Gloves have come off in the ongoing diplomatic rift between China and Australia. While China wants to hurt Australia by diversifying its iron ore imports and suppressing steel production in order to control the growing demand for Australian iron ore, Australia might be looking to devastate the Chinese economy by stopping the export of iron ore to the Communist nation.
Government-funded think tank warns Australia over iron ore trade with China
The Australian Strategic Policy Institute (ASPI), a defence and strategy think-tank founded by the Australian government and partially funded by the Australian Department of Defence and the State Department, has urged Canberra to take action before Beijing starts attacking iron ore imports from down under.
The ASPI report stated, “In the event that an iron ore glut emerges over coming years, Australian miners could be susceptible to the same kind of discriminatory action that China has taken against Australian coal.” It added, “Australia could make it more difficult for China to take such a step by taking action now against China over its ban on Australian coal.”
Beijing suppressing its steel industry
China imports $136 billion worth of iron ore from Australia every year. In fact, last year, 81 per cent of the Australian iron ore exports ended up in China. The Communist nation has a colossal steel industry that produces 51 per cent of the world’s total steel. In the first five months of this year, the Chinese steel industry has already consumed 444.9 million tonnes of iron ore.
However, Chinese President Xi Jinping is a mad dictator. In order to punish Australia, he can damage China’s own economy also. This is why Beijing had also imposed an unofficial ban on coal coming from Australia, even though it has created a severe power crisis in the Communist nation.
There are indications that Xi wants to cut down imports of Australian iron ore, even if comes at the cost of losing an effective monopoly in the steel industry. In fact, iron ore prices have suddenly collapsed and gone below $US100/ tonne because Xi is suppressing China’s steel industry. For Australia, it, therefore, makes sense to diversify its iron ore exports and exclude China from the iron ore supply chain.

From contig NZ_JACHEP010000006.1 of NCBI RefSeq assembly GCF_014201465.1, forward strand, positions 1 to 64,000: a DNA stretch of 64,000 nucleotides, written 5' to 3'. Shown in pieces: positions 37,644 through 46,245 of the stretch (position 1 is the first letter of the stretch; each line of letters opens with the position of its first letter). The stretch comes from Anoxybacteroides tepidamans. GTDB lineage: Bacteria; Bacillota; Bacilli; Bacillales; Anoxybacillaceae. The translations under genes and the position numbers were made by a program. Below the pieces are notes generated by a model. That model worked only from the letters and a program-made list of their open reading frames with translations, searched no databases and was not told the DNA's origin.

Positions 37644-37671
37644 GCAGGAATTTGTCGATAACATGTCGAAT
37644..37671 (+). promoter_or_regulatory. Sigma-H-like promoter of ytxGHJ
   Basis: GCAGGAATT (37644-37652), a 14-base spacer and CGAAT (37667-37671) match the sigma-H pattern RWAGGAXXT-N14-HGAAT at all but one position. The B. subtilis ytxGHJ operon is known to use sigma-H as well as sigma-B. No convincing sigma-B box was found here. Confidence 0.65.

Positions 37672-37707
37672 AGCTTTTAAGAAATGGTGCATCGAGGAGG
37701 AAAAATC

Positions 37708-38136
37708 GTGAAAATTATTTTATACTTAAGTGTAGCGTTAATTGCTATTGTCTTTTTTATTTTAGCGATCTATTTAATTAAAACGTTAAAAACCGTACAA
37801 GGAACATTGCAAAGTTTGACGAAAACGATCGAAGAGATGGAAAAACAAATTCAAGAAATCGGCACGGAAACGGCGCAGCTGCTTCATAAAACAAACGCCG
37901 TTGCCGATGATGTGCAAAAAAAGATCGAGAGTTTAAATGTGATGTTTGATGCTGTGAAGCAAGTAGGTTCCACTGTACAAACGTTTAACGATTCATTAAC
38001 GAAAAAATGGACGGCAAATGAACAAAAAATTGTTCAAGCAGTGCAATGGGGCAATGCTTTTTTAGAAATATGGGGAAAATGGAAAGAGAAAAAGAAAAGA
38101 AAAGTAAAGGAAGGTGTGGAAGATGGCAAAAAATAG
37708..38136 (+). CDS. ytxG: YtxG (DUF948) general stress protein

Growing demands for iron ore action in Australia
Last year, Senator Matthew Canavan had suggested that Australia should “take tougher action immediately like a levy on iron ore exports to make China pay for their illegal trade sanctions.”
Good on the government for taking China to the WTO but this will take years to resolve. That is why we should take tougher action immediately like a levy on iron ore exports to make China pay for their illegal trade sanctions. Justice delayed is justice denied. pic.twitter.com/IRwNiO8fSs
— Matthew Canavan (@mattjcan) December 16, 2020
Economic commentator David Llewellyn-Smith too advocated a boycott of China in the iron ore sector. Smith likened Australian iron ore exports to China with similar exports to Japan in the 1930s. About his proposal to stop exports of iron ore to China, Smith said, “The results would be instant.”
The economic commentator added, “The Chinese economy would be structurally shocked to its knees … An instant debt crisis would sweep the Chinese financial system as its bizarre daisy chain of corruption froze … It’s possible that it would trigger a political revolution in China.”
Smith did admit that Australia too would suffer some damage. But he added, “The very large initial hit to national income would quickly be offset by the halving currency. We’d quickly source new supply chains or rebuild our own production.”
Also, many in Australia are thinking of empowering the country’s metal-making industries instead of exporting all the ore that it produces. Such value addition would only help Australia create more jobs and earn more foreign exchange, thereby setting off the losses due to any future lack of iron ore exports to China.
Why Australia should act quickly
Canberra must act quickly if it wants to hurt China in the iron ore sector. Presently, China is looking for alternatives. However, Brazil, one of the biggest sources of iron ore, doesn’t offer much promise due to concerns surrounding safety disasters. Similarly, China cannot tap into iron ore reserves in Guinea, an impoverished West African nation, due to a complete lack of infrastructure and a regime change that has thrown a pro-China President out of power.
For China, diversifying iron ore import options would still take several years. And before, China starts diversifying itself, Australia must create new supply chains with like-minded countries like India, Japan, South Korea and the United States of America. This is how Canberra can inflict maximum damage on the Chinese economy.
Make no mistake, any significant shortfall in steel production in China isn’t only going to ruin the Chinese economy, but it will also disintegrate the Chinese society and body politic. Chinese people have somehow tolerated the CCP’s dictatorial policies because of the vast amount of wealth generated by the construction and infrastructure sectors. Now, if China loses its single biggest source of iron ore, the CCP could end up facing an uncontrollable rebellion.